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This column is part of Globe Careers' Leadership Lab series, where executives and experts share their views and advice about leadership and management. Follow us at @Globe_Careers. Find all Leadership Lab stories at tgam.ca/leadershiplab

In the world of leadership development and succession planning, culture fit outweighs core competencies and subject matter expertise in regard to retaining and attracting talented leaders. As Peter Drucker, one of the most influential management consultants of the 21st century, said, "Culture eats strategy for breakfast."

Culture is the way a group of individuals collectively work, act and think. It includes the values, beliefs and the way things are done that are passed from generation to generation, along with the organization's core functions and workplace environment.

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A leader's success can be influenced by their ability to adapt to the cultural reality of their organization. Why some leaders succeed or fail is not necessarily related only to their management skills or subject matter expertise; it may be culture. Culture is like oxygen. If it's not right for leaders, they may not breathe as easily going to work every day.

One factor that influences a leader's success is the alignment of their personal culture style with that of their organization. Some cultures may expect leaders to be strong and focus on operation at the expense of people. Others expect their leaders to be creative, flexible, dynamic, team-oriented, consultative and collaborative.

A leader who is comfortable with structure and routine may be able to excel as a manager working in a culture such as a correctional facility, where operational policies and procedures are not optional. But such a leader may find it difficult to move to a Google- or Apple-like culture, where managers are encouraged to facilitate innovation and creativity.

Too often, the leader's culture fit is missing from leadership evaluation. A leader could have all the management tools such as communications, delegation, team building, operational management, influencing, and ability to deal with difficult employees to be effective but not be a good personality fit for the culture. What may ultimately impact their success is whether the culture they're working in is fuel or an energy drain on their natural style and desire.

A new leader who has just been brought on may be super strong with people but have gaps in their operational skills. As a result, they may feel pressure and that they are being marked down. They may sense that they are being asked to move away from their natural strengths to spend more time on operations and less on people, which goes against their natural style.

If this leader does not adapt to this culture or figure out how to balance their natural style against it, they may start to question whether they are a good fit. If they leave, it will have nothing to do with skills; clearly, they were qualified to get the job. Work as a front-line manager can be difficult, especially when one does not feel that what they are doing provides any job satisfaction or fulfilment.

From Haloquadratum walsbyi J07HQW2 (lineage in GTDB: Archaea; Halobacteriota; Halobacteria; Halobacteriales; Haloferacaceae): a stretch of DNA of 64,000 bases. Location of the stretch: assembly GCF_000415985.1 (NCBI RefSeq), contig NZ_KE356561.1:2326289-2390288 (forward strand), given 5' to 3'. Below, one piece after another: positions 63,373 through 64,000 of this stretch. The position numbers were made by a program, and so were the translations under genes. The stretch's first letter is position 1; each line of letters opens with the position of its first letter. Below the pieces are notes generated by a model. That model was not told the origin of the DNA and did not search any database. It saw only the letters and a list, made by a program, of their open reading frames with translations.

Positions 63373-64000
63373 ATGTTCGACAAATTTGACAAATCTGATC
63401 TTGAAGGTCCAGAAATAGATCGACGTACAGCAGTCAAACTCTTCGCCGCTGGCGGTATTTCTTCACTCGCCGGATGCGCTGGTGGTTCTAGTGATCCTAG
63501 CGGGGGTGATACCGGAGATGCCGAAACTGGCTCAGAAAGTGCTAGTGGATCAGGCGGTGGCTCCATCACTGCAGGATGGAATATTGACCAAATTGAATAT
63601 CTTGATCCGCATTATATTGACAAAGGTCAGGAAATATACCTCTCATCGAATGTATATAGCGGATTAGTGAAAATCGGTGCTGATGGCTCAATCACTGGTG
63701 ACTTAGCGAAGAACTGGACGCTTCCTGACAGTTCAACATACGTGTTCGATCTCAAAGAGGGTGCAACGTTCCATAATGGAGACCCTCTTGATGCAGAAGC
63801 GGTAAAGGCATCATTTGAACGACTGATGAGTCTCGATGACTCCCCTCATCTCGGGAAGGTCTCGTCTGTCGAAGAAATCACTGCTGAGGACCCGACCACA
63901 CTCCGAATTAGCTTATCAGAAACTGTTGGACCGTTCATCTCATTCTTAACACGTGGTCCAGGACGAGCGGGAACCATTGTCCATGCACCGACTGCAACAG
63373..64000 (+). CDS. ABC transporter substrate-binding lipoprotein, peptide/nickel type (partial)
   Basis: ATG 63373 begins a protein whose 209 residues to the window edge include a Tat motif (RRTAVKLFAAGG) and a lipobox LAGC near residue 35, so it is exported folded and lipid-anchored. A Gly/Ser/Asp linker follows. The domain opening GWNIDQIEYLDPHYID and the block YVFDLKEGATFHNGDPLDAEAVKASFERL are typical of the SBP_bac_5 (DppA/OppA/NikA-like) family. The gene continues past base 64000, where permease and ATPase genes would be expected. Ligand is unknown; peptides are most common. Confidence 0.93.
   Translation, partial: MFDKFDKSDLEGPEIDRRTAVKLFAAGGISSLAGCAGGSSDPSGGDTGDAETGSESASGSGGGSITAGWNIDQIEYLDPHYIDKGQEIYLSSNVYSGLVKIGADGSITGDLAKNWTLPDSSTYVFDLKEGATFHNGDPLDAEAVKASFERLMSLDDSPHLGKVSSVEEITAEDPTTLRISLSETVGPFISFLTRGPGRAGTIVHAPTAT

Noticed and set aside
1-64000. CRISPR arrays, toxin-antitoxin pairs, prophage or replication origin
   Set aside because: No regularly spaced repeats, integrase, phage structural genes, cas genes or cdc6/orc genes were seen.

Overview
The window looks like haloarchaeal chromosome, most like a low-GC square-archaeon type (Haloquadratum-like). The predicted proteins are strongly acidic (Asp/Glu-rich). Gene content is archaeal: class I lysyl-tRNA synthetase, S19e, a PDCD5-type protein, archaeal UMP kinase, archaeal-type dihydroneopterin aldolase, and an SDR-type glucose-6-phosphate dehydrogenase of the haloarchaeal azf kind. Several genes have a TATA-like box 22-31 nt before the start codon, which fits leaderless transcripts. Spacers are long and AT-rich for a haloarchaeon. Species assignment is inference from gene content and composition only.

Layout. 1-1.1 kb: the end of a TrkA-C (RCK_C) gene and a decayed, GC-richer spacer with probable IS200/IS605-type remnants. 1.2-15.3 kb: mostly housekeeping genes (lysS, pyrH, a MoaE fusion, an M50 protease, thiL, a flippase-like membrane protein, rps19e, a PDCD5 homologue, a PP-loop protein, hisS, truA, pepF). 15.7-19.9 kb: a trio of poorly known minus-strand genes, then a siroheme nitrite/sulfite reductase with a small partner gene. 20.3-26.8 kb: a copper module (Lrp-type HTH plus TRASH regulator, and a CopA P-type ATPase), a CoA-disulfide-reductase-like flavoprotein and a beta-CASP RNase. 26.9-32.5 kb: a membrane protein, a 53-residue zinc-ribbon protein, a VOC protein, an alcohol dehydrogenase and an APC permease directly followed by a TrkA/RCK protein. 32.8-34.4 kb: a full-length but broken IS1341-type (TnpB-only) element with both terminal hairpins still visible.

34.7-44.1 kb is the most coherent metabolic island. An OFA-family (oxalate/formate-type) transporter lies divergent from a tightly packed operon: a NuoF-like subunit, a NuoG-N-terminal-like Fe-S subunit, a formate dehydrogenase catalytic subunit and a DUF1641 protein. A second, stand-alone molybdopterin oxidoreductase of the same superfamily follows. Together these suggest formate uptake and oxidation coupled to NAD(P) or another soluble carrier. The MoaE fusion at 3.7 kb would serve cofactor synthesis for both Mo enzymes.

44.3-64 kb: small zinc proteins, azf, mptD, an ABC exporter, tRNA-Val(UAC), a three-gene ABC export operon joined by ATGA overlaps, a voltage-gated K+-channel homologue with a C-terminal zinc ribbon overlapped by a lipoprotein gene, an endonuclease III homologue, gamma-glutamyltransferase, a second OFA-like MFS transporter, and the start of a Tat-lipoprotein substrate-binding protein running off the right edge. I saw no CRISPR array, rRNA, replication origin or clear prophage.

How a leader perceives the culture expectation, and the way things are done, will influence their engagement, commitment and loyalty. A leader who is highly competent and in the wrong culture often will find it difficult to come to work every day, to see value and to enjoy their work. As a result, they may ultimately quit, or fail because they are unable to adapt to the culture expectations and they become disengaged. Culture ultimately fuels and charges employees and leaders and impacts their engagement.

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Consider a person who loves to draw is told they cannot draw but they can play catch. In the short term this may be fine but, over time, the passion to draw may start to eat away at them and they may start to feel down and miss what they crave. Passion is hard to tame and quantify. Each person defines for themselves what they do and don't enjoy.

What type of culture fits your natural leadership style?

Leaders who wish to evaluate how well their natural style fits their culture can complete the Leader's Culture Fit Quick Survey.

This tool has been developed as a standalone instrument to assist leaders to assess the cultural factors that are important to help them, as well as to benchmark their perception of the culture they are working in.

Once participants complete the survey, they get a report that can help them step back and see how their preferences align with what they perceive the culture expectations are for leaders. The smaller the gap, the more likely they will be able to adapt. This is a common example where a leader who is struggling to fit within a culture can benefit from an executive coach, mentor or trusted peer to discuss what they can do to feel they can get their needs met within the culture and feel that they naturally fit in.

Having developed an 18-course front-line and middle managers certification, I appreciate the importance for leaders to develop their core competencies and the need for training to be transferable from the classroom to the manager's role. However, in the end, many times a leader's success will be determined by how aligned their preferred leadership style is a cultural fit for the leader and organization.

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Bill Howatt (@billhowatt) is chief research and development officer, work force productivity, at Morneau Shepell, Halifax. He is also president of Howatt HR Consulting and founder of TalOp, in Kentville, N.S.

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